|Enjoy "A Taste of Beef"
|Mississippi BCIA News|
Nominations are due this Friday for the Spring MBCIA Bull Sale. Click here for the nomination form.
MBCIA's annual meeting will be held Friday, February 10th at 1:00 p.m. in the Jackson Trade Mart.
The January MBCIA newsletter is available online.
|USDA to Close 259 Offices |
Eight Mississippi county FSA offices were included in the USDA list of 259 domestic offices, labs and other facilities that are under consideration as part of an effort to save $150 million per year.
Michael Sullivan, State Executive Director for USDA Farm Service Agency in Mississippi, announced that public hearings regarding consolidation of FSA county offices will be held in each location and that a final decision will not be made until after the hearings.
Counties affected are: Benton, Choctaw, DeSoto, Itawamba, Lamar, Lawrence, Smith and Yalobusha.
|Mississippi Beef Agribition|
Bull and heifer consignments are being accepted for the 15th Annual Mississippi Beef Agribition Sale to be held Saturday, March 24th at the Lee County Agri-Center in Verona.
For details, contact Mike Howell at: office - 662-566-2201, cell - 662-871-8468, email@example.com .
|Fed Beef Challenge |
The Mississippi Fed Beef Challenge is accepting entries for the 2012 contest.
Cattle must be delivered to Mississippi State University on April 9 or 10.
Contact Dr. Brandi Bourg for details.
|Cattle Haulers Destroyed|
The animal rights group Animal Liberation Front (ARF) has taken credit for last week's fire that destroyed 14 tractors and several cattle trailers at Harris Farms, California's largest cattle feeder, beef processor and beef marketer. No people or animals were harmed in the fire.
According to the ALF statement distributed about the Harris Farms arson, "containers of accelerant were placed beneath a row of 14 trucks with 4 digital timers used to light four of the containers and kerosene-soaked rope carrying the fire to the other 10. We were extremely pleased to see that all 14 trucks 'were a total loss.'"
NCBA President Bill Donald said, "This is not only an attack on a family-owned and operated business; this is a domestic terrorist attack on our nation's providers of food and fiber. This extremist behavior goes above mere activism and the freedom of speech. These criminals are threatening lives and causing substantial economic harm.
"Anyone concerned about the welfare of animals would not orchestrate attacks on individuals who are experts at caring for these creatures. Ranchers are undoubtedly the very best caretakers of livestock. Cattlemen and women implement the highest animal handling and food safety standards designed by veterinarians, animal behavioral experts and researchers.
"These extreme attacks are nothing more than bad people doing bad things and they must be prosecuted to the fullest extent of the law, just as any other criminal would be in this country.
"The National Cattlemen's Beef Association strongly condemns any and all attacks against farming and ranching operations. As a rancher, a father and a proud grandfather, I feel for the families impacted by this senseless attack. As president of the leading national cattle organization, I applaud my fellow cattlemen for their efforts to provide the safest and highest quality beef to consumers in the United States and beyond."
|Opposition to Production Agreement
A coalition of livestock and poultry organizations, including the National Cattlemen's Beef Association (NCBA), recently sent a letter urging Congress to reject legislation to implement an agreement between the Humane Society of the United States (HSUS) and the United Egg Producers to seek federally mandated egg production practices.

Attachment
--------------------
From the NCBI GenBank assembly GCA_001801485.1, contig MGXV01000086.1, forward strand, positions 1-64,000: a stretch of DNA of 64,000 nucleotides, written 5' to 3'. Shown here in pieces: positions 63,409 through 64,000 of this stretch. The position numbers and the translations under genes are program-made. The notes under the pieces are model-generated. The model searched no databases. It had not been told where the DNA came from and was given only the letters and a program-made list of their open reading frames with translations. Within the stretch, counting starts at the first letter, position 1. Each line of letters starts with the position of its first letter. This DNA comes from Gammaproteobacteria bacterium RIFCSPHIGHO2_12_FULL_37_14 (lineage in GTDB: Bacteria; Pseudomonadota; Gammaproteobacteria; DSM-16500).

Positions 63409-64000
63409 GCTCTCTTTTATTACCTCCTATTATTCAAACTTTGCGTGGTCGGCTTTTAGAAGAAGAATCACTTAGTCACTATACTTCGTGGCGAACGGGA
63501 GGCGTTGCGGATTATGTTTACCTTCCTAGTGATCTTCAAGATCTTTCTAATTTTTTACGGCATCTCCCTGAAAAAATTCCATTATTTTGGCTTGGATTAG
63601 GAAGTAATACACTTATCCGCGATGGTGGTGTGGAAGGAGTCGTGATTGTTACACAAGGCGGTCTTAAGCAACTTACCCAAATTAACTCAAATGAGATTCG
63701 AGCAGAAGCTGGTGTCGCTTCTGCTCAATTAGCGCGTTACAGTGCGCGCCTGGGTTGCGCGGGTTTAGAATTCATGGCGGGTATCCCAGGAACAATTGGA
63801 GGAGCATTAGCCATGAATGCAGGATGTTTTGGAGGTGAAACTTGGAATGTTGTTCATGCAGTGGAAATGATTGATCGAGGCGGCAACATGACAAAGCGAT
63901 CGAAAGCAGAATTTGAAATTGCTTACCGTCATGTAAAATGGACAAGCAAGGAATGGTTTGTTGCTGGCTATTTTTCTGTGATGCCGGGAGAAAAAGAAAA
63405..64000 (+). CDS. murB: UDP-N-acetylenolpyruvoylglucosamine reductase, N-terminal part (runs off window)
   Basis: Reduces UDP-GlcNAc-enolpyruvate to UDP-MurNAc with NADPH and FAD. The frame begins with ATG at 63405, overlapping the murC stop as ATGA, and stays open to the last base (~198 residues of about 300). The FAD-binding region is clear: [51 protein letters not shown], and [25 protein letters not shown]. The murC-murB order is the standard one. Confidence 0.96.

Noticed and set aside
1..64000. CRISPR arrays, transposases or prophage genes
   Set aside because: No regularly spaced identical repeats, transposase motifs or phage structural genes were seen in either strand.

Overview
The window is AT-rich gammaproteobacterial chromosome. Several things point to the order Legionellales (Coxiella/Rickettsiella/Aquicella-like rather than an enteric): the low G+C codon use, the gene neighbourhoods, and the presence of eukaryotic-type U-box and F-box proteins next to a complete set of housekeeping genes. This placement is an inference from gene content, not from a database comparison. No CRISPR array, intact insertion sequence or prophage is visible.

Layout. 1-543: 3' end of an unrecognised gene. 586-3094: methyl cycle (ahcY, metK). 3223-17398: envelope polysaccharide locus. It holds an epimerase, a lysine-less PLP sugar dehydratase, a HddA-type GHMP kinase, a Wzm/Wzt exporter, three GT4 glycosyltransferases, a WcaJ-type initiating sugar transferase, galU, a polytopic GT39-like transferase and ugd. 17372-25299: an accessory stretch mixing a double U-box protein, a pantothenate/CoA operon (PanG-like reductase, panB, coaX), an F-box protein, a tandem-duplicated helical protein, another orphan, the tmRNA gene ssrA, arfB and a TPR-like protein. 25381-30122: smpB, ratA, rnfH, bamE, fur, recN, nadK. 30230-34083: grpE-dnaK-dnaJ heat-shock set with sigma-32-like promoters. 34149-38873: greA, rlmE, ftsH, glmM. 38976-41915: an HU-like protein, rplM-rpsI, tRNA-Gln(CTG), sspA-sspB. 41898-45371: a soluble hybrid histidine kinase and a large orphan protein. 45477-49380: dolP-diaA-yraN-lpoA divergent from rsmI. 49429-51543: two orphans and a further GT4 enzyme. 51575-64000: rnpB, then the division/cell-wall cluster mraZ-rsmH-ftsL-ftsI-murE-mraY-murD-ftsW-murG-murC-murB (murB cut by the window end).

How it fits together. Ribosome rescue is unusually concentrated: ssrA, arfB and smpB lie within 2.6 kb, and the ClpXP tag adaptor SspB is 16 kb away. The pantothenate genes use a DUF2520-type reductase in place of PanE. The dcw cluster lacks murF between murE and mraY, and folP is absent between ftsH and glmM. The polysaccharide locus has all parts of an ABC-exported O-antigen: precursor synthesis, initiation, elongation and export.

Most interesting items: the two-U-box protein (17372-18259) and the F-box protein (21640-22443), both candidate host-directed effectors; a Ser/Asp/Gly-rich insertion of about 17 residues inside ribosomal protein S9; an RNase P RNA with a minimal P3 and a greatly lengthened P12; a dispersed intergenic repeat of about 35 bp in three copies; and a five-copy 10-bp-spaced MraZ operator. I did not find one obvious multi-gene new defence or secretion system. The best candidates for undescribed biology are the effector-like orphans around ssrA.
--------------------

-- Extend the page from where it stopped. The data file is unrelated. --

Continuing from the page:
NCBA Executive Director of Legislative Affairs Kristina Butts said legislation to mandate on-farm production practices sets a dangerous precedent to allow the federal government to set prescriptive production practices for other animal species.
Read more about this issue as well as learn a little about exciting entertainment opportunities at the 2012 Cattle Industry Convention and NCBA Trade Show in this week's edition of Beltway Beef.
February 10 & 11
Pfizer Animal Health is again sponsoring Cattlemen's College at this year's MCA Convention.
Among the outstanding speakers slated for the program is Dr. Mike Nichols, managing veterinarian with Pfizer Animal Health U.S. Beef Cattle Technical Services Group.
Dr. John Michael Riley
January 13, 2012
There is not much to report this week for cash fat cattle. Trade was limited across all regions and so few changed hands that no trends were called. Bids and asks never came together as packers watched beef prices slip, while feeders had little wiggle room holding expensive cattle that have eaten expensive grain. The first sale of 2012 in Oklahoma City saw five weight steers top $180/cwt and feeder steers came in just under $150/cwt. Much of the same sentiment was true in Mississippi markets this week. Feeder steers were $7-$16/cwt higher and heifers were $5-$20/cwt higher. Cows and bulls across Mississippi were $1-$7/cwt higher.
Corn futures took a dive late this week following USDA's supply and demand report released Thursday. Traders were expecting a cut in 2011/12 carry-over but the report revealed no real change. This coupled with rainfall across Southern Brazil and Argentina - helping to revive what was looking to be a poor crop for both corn and soybeans - pushed corn lower.
Both live and feeder cattle futures were aided by the drop in corn. The stall in cash price development for fed cattle and lower boxed beef prices had been pressuring cattle futures prior to the release of the report.
Wholesale beef prices were lower this week. Choice was down sharply at $187.92/cwt, down $4.42. Select faired better but still ended down $1.82/cwt at $178.00.wt.
19 Marshall CCA
19 Webster CCA
27 Hinds CCA
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